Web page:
If not - any 3 season trailer can keep you warm or cool for 3 seasons in the north.

I would not want to spend a summer in Texas in my trailer nor a winter in New York.
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Old 09-14-2013, 08:35 PM   #6
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Just to clarify, there is no "industry standard" four season trailer. It's all up to the manufacturer. Call them to find out for sure.
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Old 09-15-2013, 01:05 PM   #7
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Just as a point of information, my Winnebago 2201DS has an enclosed undercarriage, but they didn't put a heat vent to the area around the tanks. I wouldn't consider my unit a 4 season trailer anyway, but I can't understand why Winnebago didn't install a heat vent to the underbelly to help prevent any freezing of the tanks when used in very cold spring/fall weather conditions.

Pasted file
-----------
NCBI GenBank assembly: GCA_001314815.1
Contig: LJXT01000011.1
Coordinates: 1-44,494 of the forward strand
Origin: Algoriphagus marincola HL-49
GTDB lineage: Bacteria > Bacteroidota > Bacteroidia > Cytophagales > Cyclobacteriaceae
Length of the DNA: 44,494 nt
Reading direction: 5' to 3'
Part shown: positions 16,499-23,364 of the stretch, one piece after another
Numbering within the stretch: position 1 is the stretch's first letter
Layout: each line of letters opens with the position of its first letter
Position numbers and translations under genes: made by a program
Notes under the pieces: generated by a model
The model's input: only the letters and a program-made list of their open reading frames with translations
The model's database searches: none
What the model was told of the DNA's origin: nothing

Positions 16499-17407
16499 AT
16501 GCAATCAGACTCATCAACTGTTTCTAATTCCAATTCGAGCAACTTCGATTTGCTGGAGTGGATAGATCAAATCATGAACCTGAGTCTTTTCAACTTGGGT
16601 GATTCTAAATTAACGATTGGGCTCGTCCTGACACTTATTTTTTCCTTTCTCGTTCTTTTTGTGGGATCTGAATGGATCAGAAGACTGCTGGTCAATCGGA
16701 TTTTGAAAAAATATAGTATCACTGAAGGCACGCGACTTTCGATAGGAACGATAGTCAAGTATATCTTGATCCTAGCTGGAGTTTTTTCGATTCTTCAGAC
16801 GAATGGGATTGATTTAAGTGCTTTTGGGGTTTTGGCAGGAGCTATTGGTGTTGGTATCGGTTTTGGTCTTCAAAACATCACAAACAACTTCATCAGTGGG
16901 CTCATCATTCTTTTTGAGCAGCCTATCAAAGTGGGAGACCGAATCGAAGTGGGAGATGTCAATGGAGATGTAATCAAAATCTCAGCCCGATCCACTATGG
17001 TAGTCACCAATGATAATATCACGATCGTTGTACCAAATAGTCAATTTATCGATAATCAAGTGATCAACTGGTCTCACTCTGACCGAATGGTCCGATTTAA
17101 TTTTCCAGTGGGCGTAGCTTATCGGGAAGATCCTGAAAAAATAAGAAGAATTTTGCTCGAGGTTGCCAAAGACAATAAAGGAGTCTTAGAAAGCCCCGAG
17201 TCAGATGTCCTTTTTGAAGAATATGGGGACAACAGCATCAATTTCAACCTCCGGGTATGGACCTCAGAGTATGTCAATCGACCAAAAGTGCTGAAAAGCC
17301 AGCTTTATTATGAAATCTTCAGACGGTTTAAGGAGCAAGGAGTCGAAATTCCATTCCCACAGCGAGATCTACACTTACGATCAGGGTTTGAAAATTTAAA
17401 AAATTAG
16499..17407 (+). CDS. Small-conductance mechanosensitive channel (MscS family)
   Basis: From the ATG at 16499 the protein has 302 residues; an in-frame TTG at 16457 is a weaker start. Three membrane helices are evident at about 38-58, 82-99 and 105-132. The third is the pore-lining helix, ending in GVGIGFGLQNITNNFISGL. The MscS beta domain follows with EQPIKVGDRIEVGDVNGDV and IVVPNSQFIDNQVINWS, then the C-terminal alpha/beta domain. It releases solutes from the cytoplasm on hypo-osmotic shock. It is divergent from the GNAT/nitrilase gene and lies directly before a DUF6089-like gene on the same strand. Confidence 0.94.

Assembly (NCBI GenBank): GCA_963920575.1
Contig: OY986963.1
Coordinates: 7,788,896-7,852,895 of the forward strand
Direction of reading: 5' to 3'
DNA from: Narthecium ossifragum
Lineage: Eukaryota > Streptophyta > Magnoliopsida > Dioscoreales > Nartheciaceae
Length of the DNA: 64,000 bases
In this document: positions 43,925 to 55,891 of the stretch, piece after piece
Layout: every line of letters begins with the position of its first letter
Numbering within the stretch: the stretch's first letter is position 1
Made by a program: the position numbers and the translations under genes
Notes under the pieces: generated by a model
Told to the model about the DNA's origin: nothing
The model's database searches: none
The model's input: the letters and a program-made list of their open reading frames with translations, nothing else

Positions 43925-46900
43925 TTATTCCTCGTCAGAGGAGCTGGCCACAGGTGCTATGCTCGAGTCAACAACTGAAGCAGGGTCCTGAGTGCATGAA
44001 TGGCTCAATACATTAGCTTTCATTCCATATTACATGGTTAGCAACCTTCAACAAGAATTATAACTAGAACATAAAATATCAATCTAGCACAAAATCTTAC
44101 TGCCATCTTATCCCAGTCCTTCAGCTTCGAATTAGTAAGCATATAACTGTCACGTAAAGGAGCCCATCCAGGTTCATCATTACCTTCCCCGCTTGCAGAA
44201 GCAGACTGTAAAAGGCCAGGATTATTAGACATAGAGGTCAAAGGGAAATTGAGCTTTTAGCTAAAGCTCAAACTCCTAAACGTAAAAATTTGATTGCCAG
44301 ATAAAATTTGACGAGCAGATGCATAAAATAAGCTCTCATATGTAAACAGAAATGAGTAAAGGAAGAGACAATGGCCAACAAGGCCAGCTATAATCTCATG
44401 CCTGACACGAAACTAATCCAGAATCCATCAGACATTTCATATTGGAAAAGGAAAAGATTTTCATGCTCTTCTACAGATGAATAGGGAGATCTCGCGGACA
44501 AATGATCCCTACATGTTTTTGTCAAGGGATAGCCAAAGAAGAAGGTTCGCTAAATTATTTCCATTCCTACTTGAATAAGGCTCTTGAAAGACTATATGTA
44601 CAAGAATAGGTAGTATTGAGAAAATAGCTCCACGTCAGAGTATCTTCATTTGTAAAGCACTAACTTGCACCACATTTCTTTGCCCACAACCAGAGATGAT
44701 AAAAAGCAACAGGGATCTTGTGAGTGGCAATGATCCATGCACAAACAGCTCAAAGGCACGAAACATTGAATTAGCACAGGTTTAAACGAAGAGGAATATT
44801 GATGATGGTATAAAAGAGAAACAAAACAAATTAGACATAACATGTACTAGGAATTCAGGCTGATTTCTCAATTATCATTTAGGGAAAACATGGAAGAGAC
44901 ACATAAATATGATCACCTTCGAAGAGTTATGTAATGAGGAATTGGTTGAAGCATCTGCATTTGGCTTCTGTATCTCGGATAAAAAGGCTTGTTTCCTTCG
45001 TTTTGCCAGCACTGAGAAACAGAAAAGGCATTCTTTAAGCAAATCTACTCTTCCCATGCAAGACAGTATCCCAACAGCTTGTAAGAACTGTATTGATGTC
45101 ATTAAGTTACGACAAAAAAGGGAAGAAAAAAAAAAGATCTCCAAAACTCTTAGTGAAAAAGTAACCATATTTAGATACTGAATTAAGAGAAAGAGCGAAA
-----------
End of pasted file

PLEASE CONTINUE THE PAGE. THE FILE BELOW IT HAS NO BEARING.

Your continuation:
If you really want a unit for winter use, you need to know the insullation numbers for the roof sidewalls and whether underbelly is heated and insulated
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Old 09-16-2013, 09:42 AM   #8
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I have a Keystone Alpine 3600RS that has R37 insulation rating. Here in NC i camp every Dec and January for birthday trips. I have found that the roof heat pump keeps unit cozy down to about 28 degrees, when you have to switch to the propane furnace. The front cargo area and holding tank area are ducted and enclosed with the rest of the insides.. I can see living in my unit in our climate, but I think it would be tough in a northern climate. The biggest challenge would be keeping the water lines from freezing up over night.